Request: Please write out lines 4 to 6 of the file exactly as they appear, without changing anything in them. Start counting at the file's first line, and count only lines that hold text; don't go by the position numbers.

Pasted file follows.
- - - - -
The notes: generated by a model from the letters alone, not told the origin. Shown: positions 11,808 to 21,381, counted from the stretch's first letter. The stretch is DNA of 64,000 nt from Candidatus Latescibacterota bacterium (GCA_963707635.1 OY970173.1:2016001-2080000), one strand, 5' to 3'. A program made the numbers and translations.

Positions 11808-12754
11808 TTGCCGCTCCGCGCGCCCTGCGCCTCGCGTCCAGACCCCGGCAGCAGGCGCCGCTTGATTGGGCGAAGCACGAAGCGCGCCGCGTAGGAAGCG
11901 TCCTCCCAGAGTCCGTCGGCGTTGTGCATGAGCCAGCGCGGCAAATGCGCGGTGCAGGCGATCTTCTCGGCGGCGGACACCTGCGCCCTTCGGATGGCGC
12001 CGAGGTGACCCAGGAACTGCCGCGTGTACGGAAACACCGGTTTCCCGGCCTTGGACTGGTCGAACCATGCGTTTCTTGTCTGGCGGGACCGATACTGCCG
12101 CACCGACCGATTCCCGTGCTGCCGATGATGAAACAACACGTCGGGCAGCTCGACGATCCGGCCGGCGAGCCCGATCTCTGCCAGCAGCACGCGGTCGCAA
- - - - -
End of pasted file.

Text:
11901 TCCTCCCAGAGTCCGTCGGCGTTGTGCATGAGCCAGCGCGGCAAATGCGCGGTGCAGGCGATCTTCTCGGCGGCGGACACCTGCGCCCTTCGGATGGCGC
12001 CGAGGTGACCCAGGAACTGCCGCGTGTACGGAAACACCGGTTTCCCGGCCTTGGACTGGTCGAACCATGCGTTTCTTGTCTGGCGGGACCGATACTGCCG
12101 CACCGACCGATTCCCGTGCTGCCGATGATGAAACAACACGTCGGGCAGCTCGACGATCCGGCCGGCGAGCCCGATCTCTGCCAGCAGCACGCGGTCGCAA